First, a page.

“I just wanted to congratulate with your staff for the great quality videos that are surrounding your work. During the videos I noticed many improvements in descriptions, camera captures and the quality of images. That’s very important for people that view the projects from home.
“Thanks Giorgio, I’m a fortunate woodworker. Personally, I think it reflects the dedication of the young people I work with. You don’t get to see them as I do, but not only are they lovely to be around, they craft their work with fineness in the same way I craft my pieces. I say you don’t see them as I do meaning face to face in the every day. I say ‘young‘ because they are all quite, quite young and aspiring in their own right.
You see they’re adaptable, concerned, caring. They flex, they make things happen that wouldn’t happen without them.
And then, just when I think that things can’t get any better, they reward me with something new and interesting and so vastly better. Personally, young people amaze me because they are mostly marvellous. They are bright, bright-eyed and they do amazing things to amaze me all the more when I see them every day.”
I wrote the above in reply to a blog comment from Giorgio recently. I meant every word of it of course, but I want to extend it to those who follow us that I never meet but I see if I look at our demographics or other comments made; you know, those quietly watching our work in the background. Those going into their workshops alone an evenings or weekend spent dedicated to a love they have for working with wood. I imagine them picking up their new-to-them tools from under the workbench they just built and haven’t had time yet to try it out, or the one they are building following our bench-build on woodworking masterclasses and YT.
You see there was a time in the pre-digital age when the ones I reached were the ones with time and disposable funds or income to spare. Nothing wrong with that. They’ve stayed with us, but I knew I wasn’t reaching the next generations yet to come and that that had to be changed.
I don’t scour the demographics at all really, but sometimes something pops up in this digital age that piques my interest. The age range of interested woodworkers has drastically changed over recent years. When I began teaching in the USA, say around 1995, the majority of students coming to my class were over 50 and then the majority of those were indeed over 60, from more professional backgrounds and predominantly male and middle class. I enjoyed what they brought to the classes and I learned a lot but I worried that young people just were not there in any kind of number. That has largely changed now and I am glad we persevered because we have managed to stay the tide primarily because of our online presence and outreach. Also, many of my hands-on classes are predominantly younger people under the age of 50 and often young people under 25 now. I think that that’s a remarkable shift but then I ask myself, ‘Why the shift?’ Personally, I believe it’s to do with accessibility? Yes, that is exactly what it is, accessibility!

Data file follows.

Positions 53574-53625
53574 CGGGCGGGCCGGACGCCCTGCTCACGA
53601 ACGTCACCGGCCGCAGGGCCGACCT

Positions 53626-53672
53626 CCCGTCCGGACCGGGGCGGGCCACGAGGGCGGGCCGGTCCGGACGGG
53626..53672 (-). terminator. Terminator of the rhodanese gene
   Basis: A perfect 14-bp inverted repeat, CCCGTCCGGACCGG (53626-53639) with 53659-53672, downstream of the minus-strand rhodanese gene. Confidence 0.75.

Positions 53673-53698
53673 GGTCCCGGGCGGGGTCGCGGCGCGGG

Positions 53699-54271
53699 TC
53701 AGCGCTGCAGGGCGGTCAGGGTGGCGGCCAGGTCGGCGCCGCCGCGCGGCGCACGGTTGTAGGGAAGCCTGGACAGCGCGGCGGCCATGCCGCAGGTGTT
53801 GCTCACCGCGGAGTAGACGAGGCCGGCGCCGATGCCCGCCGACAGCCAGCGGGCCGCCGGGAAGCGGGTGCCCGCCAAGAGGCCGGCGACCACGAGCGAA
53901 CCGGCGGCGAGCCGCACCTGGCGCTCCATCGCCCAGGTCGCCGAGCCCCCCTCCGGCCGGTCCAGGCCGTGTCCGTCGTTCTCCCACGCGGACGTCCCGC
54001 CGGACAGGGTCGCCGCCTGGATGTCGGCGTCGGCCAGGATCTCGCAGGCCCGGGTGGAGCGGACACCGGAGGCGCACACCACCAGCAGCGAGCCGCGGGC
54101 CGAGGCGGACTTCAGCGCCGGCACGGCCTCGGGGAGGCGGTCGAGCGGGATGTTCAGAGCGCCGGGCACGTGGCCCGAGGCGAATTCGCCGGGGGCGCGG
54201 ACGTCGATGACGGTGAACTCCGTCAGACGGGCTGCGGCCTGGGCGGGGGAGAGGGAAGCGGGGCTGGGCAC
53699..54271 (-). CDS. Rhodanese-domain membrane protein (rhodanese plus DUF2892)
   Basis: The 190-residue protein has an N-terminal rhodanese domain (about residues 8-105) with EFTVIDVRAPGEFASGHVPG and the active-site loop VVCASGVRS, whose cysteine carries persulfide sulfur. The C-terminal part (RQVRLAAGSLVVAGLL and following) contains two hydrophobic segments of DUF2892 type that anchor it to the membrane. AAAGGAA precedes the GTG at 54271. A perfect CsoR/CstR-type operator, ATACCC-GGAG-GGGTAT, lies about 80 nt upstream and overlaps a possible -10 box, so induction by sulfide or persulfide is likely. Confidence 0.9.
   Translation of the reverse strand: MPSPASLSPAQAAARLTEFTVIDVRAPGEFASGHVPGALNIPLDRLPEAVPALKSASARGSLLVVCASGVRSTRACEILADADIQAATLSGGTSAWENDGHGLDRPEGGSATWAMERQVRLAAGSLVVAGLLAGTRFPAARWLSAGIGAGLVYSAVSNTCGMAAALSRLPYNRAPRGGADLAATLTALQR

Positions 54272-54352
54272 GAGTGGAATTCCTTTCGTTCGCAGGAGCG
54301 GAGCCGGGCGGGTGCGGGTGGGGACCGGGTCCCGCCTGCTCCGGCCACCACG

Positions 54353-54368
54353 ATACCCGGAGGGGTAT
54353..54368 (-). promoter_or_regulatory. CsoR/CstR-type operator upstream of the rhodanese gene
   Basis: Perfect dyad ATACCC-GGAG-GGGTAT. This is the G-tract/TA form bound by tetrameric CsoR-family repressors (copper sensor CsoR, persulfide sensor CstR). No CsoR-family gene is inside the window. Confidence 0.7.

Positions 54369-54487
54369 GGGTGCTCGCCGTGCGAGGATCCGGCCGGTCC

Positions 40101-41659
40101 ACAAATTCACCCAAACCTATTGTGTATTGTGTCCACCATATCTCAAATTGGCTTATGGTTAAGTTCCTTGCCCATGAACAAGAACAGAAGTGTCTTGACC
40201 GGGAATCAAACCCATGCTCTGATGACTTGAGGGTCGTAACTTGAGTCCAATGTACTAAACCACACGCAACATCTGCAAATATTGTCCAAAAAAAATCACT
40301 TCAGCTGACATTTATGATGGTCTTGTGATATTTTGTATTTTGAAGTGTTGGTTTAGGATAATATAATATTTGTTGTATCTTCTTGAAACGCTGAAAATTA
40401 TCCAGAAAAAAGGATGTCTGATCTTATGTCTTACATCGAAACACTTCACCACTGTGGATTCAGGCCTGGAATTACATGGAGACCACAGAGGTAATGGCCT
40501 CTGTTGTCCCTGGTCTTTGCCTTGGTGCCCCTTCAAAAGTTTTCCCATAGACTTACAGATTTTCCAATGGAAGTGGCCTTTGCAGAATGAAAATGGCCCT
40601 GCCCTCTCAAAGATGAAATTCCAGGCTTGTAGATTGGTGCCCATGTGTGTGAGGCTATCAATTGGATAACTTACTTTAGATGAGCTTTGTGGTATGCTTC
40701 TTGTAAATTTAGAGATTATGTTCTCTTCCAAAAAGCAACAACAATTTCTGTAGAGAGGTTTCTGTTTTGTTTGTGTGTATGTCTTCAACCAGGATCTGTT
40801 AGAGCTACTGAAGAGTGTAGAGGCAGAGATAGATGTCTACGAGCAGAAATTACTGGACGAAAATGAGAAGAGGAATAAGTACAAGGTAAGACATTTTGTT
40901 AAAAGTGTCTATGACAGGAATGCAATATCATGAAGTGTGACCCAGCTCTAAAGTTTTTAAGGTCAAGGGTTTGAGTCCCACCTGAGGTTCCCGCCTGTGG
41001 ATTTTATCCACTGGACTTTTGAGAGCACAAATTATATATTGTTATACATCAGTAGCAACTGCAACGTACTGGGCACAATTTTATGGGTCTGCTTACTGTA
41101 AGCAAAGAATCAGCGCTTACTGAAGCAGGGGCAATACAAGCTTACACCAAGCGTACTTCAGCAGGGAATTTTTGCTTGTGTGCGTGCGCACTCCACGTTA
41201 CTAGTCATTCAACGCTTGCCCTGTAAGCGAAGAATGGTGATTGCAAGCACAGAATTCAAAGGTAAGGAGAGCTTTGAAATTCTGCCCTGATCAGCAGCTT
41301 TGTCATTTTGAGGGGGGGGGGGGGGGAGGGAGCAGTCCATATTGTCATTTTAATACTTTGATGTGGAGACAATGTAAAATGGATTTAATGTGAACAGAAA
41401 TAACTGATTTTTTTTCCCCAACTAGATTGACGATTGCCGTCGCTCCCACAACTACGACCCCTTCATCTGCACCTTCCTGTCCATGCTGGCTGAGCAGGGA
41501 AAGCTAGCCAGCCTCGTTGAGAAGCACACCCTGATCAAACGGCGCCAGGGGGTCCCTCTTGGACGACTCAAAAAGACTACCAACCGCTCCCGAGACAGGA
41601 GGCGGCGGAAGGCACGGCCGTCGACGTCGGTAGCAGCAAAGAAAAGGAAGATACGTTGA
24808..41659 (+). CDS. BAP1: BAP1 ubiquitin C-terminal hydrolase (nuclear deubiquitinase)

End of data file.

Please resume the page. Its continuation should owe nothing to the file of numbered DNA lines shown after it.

Shifting to online continues to get better because of everyone I work with. Some say it will never truly replace hands-on but if we keep working to present what is difficult to present and close in on what you can’t even see at the bench then we just might achieve what previously might have evaded us. Currently what we have has become an ultra-close second and it’s getting all the better. For me, this means that in a given year we are training many many thousands of times more people than we could ever do with hands-on groups at my bench. YouTube, of course, has been our biggest audience and it’s here that we mostly pass on tool techniques and methods of work, which we have always wanted to be free content but content with the same woodworkingmasterclasses.com (WWMC) quality. Mostly what we post on YT is first presented on WWMC and then posted on YT for the wider audience. It’s amazing looking at the pictures from followers around the world who post their work on our gallery. What an impact this has made and is making. But then it is the silent work that takes place in our studio that amazes me all the more. Phil and Ellie, Mark, Carla, Joseph and now Izzy too—these are the ones that quietly discuss the issues you never hear about. They are the ones that free me up to do what I do best and they present me in a way that shows their sympathy for the work I do and the goals we all have. You see they care about the work they do and carefully craft the elements they are responsible for but then imagine this, there we are sitting and discussing a filming issue and Mark pipes in, “What about trying this or that?” We all go with a corporate, “Wow! Yeah!” and take action. Just how do I share all of the input I get with all of these goal scorers?
So I can get on with my drawings and sketching, measuring and making knowing that everything I see taking place in the background is being well cared for. Who could ask for anything more?